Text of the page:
Chances are your fans want everything you have to offer, but they don’t want the feeling that they're being "sold". Make an announcement about a new release or a piece of swag, but don’t oversell it. Fans don’t need to know that you think your new music is the greatest thing you ever did and it’s better than the Foo Fighters last release. They’ll decide for themselves and then sell it for you in their own conversations if they like it.

The way to market to your tribe is by simply presenting your product to them. Just make them aware that it’s available, and they’ll do the rest. You can take it a bit further by offering them information about the product - the more exclusive, the better.

Instead of a sales pitch:
  • Give them a behind the scenes story about the making of the product.
  • Tell them where the idea for it came.
  • Tell them about all the people involved, especially other tribe members.
  • Provide interviews with others involved in the project.
  • Give them all the trivia involved in the project, no matter how small. True fans will eat it up. If it’s a new song, tell them where it was recorded, who the engineer and producer were, how many tracks were needed, how long the mix took, how many mixes you did, how the final mix compared to the rough mix, and all of the hundred other fine details that go into producing a song. If you just produced a new T-shirt, describe where the design came from, why you chose the manufacturer, what the shirt is made of, why you chose the color, etc. Get the idea?
Giving them insight that no ones else has makes them feel special, will keep them loyal, and will show casual fans and lurkers the benefits of their participation with you.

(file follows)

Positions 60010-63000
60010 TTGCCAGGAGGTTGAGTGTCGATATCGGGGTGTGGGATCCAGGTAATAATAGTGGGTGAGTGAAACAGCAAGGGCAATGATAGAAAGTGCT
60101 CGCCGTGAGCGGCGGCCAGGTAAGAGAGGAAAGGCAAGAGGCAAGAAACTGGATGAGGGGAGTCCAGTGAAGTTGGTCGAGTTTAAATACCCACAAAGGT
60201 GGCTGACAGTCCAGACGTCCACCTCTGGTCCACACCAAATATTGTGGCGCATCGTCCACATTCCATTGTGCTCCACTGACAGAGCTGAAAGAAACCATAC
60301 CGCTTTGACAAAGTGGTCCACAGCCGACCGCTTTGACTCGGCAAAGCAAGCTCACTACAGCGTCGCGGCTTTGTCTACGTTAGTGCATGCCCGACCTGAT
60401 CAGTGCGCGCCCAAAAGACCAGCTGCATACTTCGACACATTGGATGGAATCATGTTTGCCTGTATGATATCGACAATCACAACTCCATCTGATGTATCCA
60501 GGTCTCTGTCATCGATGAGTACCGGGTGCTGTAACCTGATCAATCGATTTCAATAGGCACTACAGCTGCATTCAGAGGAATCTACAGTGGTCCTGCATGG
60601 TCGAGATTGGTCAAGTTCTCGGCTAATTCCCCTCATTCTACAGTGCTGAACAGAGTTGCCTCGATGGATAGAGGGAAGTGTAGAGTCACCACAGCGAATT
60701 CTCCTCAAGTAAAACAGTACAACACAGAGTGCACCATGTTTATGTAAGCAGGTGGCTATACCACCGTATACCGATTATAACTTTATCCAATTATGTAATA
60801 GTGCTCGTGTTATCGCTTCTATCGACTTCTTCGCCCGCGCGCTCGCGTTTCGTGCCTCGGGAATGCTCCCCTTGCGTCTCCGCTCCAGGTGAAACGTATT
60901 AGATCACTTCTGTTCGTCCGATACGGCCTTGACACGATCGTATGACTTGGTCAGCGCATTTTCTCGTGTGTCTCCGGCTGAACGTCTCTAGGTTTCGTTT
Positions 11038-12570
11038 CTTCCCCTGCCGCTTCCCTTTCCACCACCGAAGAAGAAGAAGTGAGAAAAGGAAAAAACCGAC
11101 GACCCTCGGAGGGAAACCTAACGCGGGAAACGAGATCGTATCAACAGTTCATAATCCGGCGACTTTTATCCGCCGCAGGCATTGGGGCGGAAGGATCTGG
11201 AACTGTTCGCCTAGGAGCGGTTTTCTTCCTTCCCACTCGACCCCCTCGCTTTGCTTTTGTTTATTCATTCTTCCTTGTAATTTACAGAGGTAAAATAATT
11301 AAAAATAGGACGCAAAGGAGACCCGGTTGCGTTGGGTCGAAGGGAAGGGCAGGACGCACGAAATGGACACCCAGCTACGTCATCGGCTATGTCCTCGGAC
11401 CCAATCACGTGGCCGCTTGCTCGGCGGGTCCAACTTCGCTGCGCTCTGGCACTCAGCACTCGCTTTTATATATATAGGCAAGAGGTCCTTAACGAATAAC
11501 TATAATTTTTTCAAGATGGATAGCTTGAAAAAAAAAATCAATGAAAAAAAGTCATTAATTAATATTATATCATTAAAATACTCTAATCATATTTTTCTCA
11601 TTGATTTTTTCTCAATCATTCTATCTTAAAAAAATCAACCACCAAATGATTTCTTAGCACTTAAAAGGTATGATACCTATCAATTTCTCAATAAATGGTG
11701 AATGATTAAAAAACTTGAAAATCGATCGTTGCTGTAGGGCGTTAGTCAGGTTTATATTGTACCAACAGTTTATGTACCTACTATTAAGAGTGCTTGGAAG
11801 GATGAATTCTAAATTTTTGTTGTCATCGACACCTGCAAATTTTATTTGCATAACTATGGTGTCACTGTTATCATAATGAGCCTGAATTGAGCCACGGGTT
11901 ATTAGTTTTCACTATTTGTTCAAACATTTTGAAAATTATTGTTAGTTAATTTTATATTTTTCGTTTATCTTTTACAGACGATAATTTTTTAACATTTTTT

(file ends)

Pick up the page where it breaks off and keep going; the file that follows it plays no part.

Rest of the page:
Sunday, January 10, 2010

Consumer Electronics And Social Media

Just came back from the Consumer Electronics Show in Las Vegas (for a full report, see my Big Picture blog) and saw a number of significant trends that were surprising for social media and how it relates to musicians.

First of all, more and more television models are now social media aware, with direct connections online to a variety of video hosting sites. This integration bodes well for social media in general as it's not a large jump to be connected to Facebook, MySpace, Twitter or any other networking site. Imagine being able to discuss a television show or video on a split screen of a 55 inch monitor with your online friends while you're watching it. That's the future and it's almost here.

Imagine speaking with friends via Skype over your television. Imagine watching the same show from different locations while seeing each other as if you're in the same room. That's here now, as a number of manufacturers showed models with built-in Skype capabilities.

And while 3D doesn't have anything to do with social media directly, it was the theme of the show. So what, you say? The do-it-yourself nature of Music 3.0 means that anything is possible from creation to distribution and marketing, but 3D was a technology beyond the do-it-yourselfer - until  now. Panasonic showed a prototype of a 3D camcorder that will be within reach of the masses at $21,000. Still expensive, I know, but within reach price-wise and bound to decrease in cost as the technology evolves. Sooner than you think, you may be able to have your own music video version of Avatar ready for distribution via YouTube. And social media will move from the computer to the living room.

My So-Called Digital Life

My personal laptop blew it's logic board on Friday, disrupting my digital life pretty well. While I didn't lose too much data, there are some emails that look like they've gone away.

If you've sent me an email in the last 3 days and have not heard back from me yet, please send it again.